Article: Carrizo et al. Spatial distributions of DDTs in the Water Masses of the Arctic Ocean. Environ. Sci. Technol., Just Accepted Manuscript. DOI: 10.1021/acs.est.7b01369
Smart and stupid at the same time?
Humans seem to be capable of extraordinary genius, along with profound stupidity; weirdly enough, as I write this I’m thinking of apps like Tinder or Pokemon Go. Both apps required serious computer science genius to create, yet somehow app users get themselves into ridiculously silly/stupid situations, i.e. these people or these guys. On a more serious note, this same concept applies to human chemical production. It’s taken decades of research to identify and synthesize specific structures that appear in consumer products all around us. Yet, some of these extraordinary chemical creations were created with acute short-sightedness; some are extremely persistent or toxic, and we have ended up creating chemicals that are harmful to ourselves and other creatures.
One such traitorous chemical is DDT; this compound was created for use as an insecticide.
However, DDT has been found to be a carcinogen, and is highly toxic to a range of aquatic animals and birds. DDT was banned during the 70’s and 80s around the globe as a result. However, DDT and its breakdown products still persist globally, even after decades of bans and restricted use. Dr. Daniel Carrizo from Stockhom University and fellow researchers recently highlighted just how persistent DDT is by identifying the compound at great depths in the Arctic Ocean.
Carrizo and his crew used water samples taken from across the Arctic basin at various depths. The use of water samples for this analysis was a welcome choice, as most of the studies looking at DDT in the Arctic have relied on air samples from the region rather than water. The samples were analyzed for DDT and 5 of its breakdown products using gas chromatography/mass spectrometry.
This analysis provided the researchers with concentrations of DDT and its breakdown products associated with different depths, locations, and water masses. The researchers used the derived concentrations to create estimates of the mass of DDT in each water mass as well as an estimate for the mass of DDT in water and sediment across the whole Arctic region.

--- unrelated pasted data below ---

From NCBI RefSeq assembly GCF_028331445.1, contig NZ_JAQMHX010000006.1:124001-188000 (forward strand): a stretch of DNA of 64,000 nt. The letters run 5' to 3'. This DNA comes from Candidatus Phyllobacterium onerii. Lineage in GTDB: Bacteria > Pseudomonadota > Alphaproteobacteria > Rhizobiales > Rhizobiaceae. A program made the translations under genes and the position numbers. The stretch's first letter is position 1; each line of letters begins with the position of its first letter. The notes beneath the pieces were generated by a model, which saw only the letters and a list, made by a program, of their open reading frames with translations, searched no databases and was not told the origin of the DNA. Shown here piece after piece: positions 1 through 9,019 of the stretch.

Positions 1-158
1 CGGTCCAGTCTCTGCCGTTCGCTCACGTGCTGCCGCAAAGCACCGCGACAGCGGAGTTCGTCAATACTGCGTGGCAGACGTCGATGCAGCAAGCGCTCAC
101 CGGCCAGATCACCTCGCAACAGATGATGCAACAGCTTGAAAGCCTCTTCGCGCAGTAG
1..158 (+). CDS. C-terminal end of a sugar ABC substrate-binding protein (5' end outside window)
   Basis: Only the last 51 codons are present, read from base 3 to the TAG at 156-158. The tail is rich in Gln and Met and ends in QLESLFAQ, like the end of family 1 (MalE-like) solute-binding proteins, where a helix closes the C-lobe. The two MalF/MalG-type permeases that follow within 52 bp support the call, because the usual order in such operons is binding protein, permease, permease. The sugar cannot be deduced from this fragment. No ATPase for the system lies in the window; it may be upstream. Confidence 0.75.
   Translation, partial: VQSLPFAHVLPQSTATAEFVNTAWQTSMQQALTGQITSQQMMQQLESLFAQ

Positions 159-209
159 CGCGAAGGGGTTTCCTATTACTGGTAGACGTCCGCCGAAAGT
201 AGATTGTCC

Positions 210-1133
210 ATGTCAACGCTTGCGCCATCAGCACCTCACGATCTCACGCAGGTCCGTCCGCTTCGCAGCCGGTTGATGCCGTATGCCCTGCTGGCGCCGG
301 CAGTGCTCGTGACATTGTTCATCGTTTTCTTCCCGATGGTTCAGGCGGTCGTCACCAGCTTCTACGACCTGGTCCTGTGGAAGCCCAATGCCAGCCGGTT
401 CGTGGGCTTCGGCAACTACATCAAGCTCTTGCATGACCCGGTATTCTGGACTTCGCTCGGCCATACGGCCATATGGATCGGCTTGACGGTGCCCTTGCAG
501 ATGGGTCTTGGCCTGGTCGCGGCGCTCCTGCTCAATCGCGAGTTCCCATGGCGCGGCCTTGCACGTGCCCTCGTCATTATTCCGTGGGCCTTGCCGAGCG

The researchers found DDT and its breakdown products across all water masses and at all depths; DDT and/or its associated breakdown products were appreciable at depths up to 2500 m. They also found that concentrations of a DDT breakdown product, DDE, increased with depth.
The researchers also noted a spatial trend, suggesting that regions closer to Europe and in the Atlantic region of the Arctic had elevated concentrations of sum DDT. Based on their observed DDT water concentrations, they estimated that the Arctic Ocean contains about 53,000 kg of sum DDT (sum DDT = DDT + 5 breakdown products) in water and sediment reservoirs.
Though few people actually live in the Arctic, the appreciable concentrations of DDT found in this water from across the region are still noteworthy. First of all, the finding of DDT at depth reinforces how persistent this compound is. It takes decades for material to travel to great depths, so its presence at depths up to 2500 meters suggests this chemical can persist for years in the ocean and continue to act in the environment during that time. The increased concentrations of DDE at depth also suggest that DDT is being broken down and transformed as the molecules age and are transported to depth. This transformation process is important, since understanding how DDT is degraded in the environment,may enable creation of better mitigation strategies to facilitate its breakdown, or creation of chemicals that are more readily broken down in the environment. Moreover, the prominence of DDT in the Atlantic sector of the Arctic suggests that northward flowing Atlantic currents like the Gulf Stream act as significant transporters of DDT. This highlights the interconnectivity of pollutant control; DDT put into the environment at low latitudes in the Atlantic basin could ostensibly be transported to the Arctic, meaning to reduce concentrations of DDT or other pollutants in the Arctic, global control of use is required.
Overall, the research significantly adds to our understanding of the distribution of DDT in the Arctic, and highlights that continued research is required to explore the concentrations of persistent chemicals at depths and in remote locations.
I am a third year PhD student at the University of Rhode Island Graduate School of Oceanography in the Lohmann Lab. My current research interests include environmental chemistry, water quality, as well as coastal and seabird ecology. When not in the lab, I enjoy diving, surfing, and hanging out with my dog Gypsy.